FIELD OF THE INVENTION
The invention relates to devices for closing a percutaneous puncture in a blood vessel after an intravascular procedure and, particularly, to a staple for closing an arteriotomy.
Various cardiovascular procedures, such as angioplasty, stent placement, artherectomy, among others, are performed by inserting into and manipulating within the vasculature, wires and catheters adapted to perform those procedures. Access to the vasculature typically is through the femoral artery and is percutaneous, involving insertion of a needle in the region of the groin to form a track and to puncture and create an arteriotomy in the femoral artery. A guidewire then is advanced through the needle and into the femoral artery. The needle then is removed. An introducer sheath is then advanced over the guidewire. The wire and sheath provide access into the femoral artery, through the arteriotomy, for catheters or other instrumentalities in order to perform the selected procedure.
After the procedure has been completed, the procedural devices are removed and the arteriotomy must be closed. A number of techniques are known to facilitate closure and healing of the arteriotomy. These include, among others, application of pressure at the puncture site for a relatively extended length of time or the use of biological adhesives or plugs adapted to seal the arteriotomy. Also among the techniques for closing the arteriotomy is the use of a staple system such as described in U.S. Pat. Nos. 6,506,210, 6,767,356 and 7,074,232 to Kanner et al., of which the disclosures of the devices and methods are hereby incorporated by reference. The Kanner patents describe a system by which the original introducer sheath is removed, leaving the guidewire in place. Then, an assembly that includes a closure sheath and dilator is advanced along the indwelling guidewire to bring the distal end of the sheath into proximity to the arteriotomy. The closure sheath also carries, at its distal end, an arrangement of wire-like stabilizers that, together with the dilator, pass through the arteriotomy into the artery. The system enables the portions of the stabilizer wires disposed within the artery to be formed into a temporarily enlarged shape that prevents removal of the wires through the arteriotomy and holds the sheath in place. The stabilizers and distal end of the sheath are drawn together to grip the tissue about the arteriotomy and thereby secure and fix the position of the distal end of the sheath over and in alignment with the arteriotomy. The dilator and guidewire then can be removed through the sheath, leaving the closure sheath in place adjacent the outer surface of the artery with the stabilizers within the artery, in place in readiness to provide direct access to the arteriotomy through the sheath.
A catheter-like stapling device, with a staple carried in its distal end, then is advanced through the closure sheath to locate the staple in proximity to the arteriotomy. As described more fully in the Kanner patents, the stapler and sheath include mechanisms by which the staple, when advanced through the sheath, will be oriented in registry with and at a fixed distance from the arteriotomy. When the stapler is actuated, the prongs of the staple first expand and advance toward and into the arterial wall on opposite sides of the arteriotomy. Continued operation of the stapling mechanism draws the prongs of the staple together to draw the edges of the arteriotomy together into approximation and then releases the staple. The stabilizers return to a low profile shape enabling their withdrawal from the artery. With the staple deployed and having closed the arteriotomy the stapling mechanism and sheath may be removed, leaving the staple in place.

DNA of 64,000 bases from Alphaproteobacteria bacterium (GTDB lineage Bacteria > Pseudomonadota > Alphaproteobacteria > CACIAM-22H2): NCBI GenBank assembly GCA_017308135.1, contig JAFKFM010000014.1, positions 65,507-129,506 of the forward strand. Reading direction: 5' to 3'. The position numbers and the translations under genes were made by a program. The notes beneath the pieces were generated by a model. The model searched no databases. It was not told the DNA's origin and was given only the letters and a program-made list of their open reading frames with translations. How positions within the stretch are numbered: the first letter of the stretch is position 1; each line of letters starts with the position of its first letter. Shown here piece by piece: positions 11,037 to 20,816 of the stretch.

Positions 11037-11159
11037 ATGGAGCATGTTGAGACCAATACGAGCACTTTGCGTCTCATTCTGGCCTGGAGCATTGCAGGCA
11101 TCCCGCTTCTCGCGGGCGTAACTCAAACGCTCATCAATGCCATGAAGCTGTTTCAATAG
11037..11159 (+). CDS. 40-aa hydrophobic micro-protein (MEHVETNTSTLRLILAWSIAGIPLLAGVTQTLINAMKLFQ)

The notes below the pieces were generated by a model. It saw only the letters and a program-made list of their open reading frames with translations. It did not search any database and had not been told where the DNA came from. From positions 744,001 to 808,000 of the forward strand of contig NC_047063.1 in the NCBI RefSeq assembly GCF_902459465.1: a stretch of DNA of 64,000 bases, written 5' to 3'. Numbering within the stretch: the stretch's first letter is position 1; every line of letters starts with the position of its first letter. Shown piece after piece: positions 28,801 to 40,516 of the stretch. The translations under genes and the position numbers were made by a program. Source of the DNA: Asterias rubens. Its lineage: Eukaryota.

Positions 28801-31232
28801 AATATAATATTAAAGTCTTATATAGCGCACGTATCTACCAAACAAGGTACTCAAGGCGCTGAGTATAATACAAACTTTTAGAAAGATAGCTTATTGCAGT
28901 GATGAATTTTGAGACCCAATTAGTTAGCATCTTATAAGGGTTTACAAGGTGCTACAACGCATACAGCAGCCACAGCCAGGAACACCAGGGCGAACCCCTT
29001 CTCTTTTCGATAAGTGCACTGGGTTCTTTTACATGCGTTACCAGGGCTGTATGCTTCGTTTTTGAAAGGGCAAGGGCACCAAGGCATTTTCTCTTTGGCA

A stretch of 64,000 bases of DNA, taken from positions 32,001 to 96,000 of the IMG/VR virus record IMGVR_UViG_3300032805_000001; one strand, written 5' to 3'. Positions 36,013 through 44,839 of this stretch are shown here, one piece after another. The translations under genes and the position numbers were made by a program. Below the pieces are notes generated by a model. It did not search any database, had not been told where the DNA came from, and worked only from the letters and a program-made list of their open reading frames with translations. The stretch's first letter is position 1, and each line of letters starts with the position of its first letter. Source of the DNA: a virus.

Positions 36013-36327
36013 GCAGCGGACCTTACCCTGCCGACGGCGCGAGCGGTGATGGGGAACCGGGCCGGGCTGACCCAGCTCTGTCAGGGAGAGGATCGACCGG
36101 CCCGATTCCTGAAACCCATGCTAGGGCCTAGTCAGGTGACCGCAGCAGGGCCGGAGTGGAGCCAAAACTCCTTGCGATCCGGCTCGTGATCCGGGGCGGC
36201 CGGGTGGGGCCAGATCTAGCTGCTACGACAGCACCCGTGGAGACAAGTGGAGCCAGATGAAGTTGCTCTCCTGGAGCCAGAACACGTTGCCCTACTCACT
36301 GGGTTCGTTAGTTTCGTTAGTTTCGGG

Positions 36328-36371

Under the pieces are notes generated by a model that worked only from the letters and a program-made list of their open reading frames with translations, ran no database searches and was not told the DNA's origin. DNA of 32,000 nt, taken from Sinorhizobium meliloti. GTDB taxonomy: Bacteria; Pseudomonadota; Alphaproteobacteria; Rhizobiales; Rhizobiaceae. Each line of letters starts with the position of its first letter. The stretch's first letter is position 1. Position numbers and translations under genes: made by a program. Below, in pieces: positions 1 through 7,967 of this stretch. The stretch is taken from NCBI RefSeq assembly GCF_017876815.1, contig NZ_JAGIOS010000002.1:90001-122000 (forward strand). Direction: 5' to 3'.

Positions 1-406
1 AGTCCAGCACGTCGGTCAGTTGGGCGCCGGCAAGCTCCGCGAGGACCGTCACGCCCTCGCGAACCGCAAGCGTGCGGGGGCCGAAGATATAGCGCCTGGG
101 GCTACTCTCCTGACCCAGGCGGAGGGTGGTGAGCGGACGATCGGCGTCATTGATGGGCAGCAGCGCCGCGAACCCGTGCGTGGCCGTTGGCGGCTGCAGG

- SUMMARY OF THE INVENTION
Although the guidance and placement system described in the Kanner patents is effective to position the stapler and staple, it would be desirable to have an additional measure of safety in the event that one or more of the prongs of the staple do not engage the tissue as fully as might be desired. Therefore, it would be desirable to provide an arteriotomy staple that provides such an additional measure of safety.
DESCRIPTION OF THE DRAWINGS
In accordance with the invention, the staple is configured to have proximal and distal ends and a longitudinally extending central axis with the proximal end defining a crown. A plurality of prongs extends distally from the crown and terminate in sharp tips adapted to pierce tissue. The prongs are arranged in groups, each of which includes at least one primary prong and at least one secondary prong. The secondary prongs are arranged so that their tips are disposed more radially outward from the central axis of the staple than are the sharp tips of the primary prongs. The secondary prongs may be shorter than the primary prongs. When the staple is advanced distally into tissue about the arteriotomy, the secondary prong or prongs in a group may engage the tissue in the event that their associated primary prongs make insufficient contact with the tissue.
The invention will be appreciated more fully from the following further description with reference to the accompanying drawings in which:
FIG. 1 is a diagrammatic illustration of a prior art arteriotomy staple showing, diagrammatically, the manner in which one of the prongs has misengaged the region of the arteriotomy.
FIG. 2 is an illustration similar to FIG. 1 but showing the manner in which the present invention engages tissue about the arteriotomy in the event of prong misengagement;
FIG. 3 is a plan view of a two-prong staple as may be formed from a flat sheet to include the staple elements of the present invention;
FIG. 4 is a sectional illustration of a staple formed from the blank of FIG. 3 as seen along the plan 4-4 of FIG. 3;
FIG. 5 is an illustration of a blank from which a four-prong staple may be made in accordance with the invention;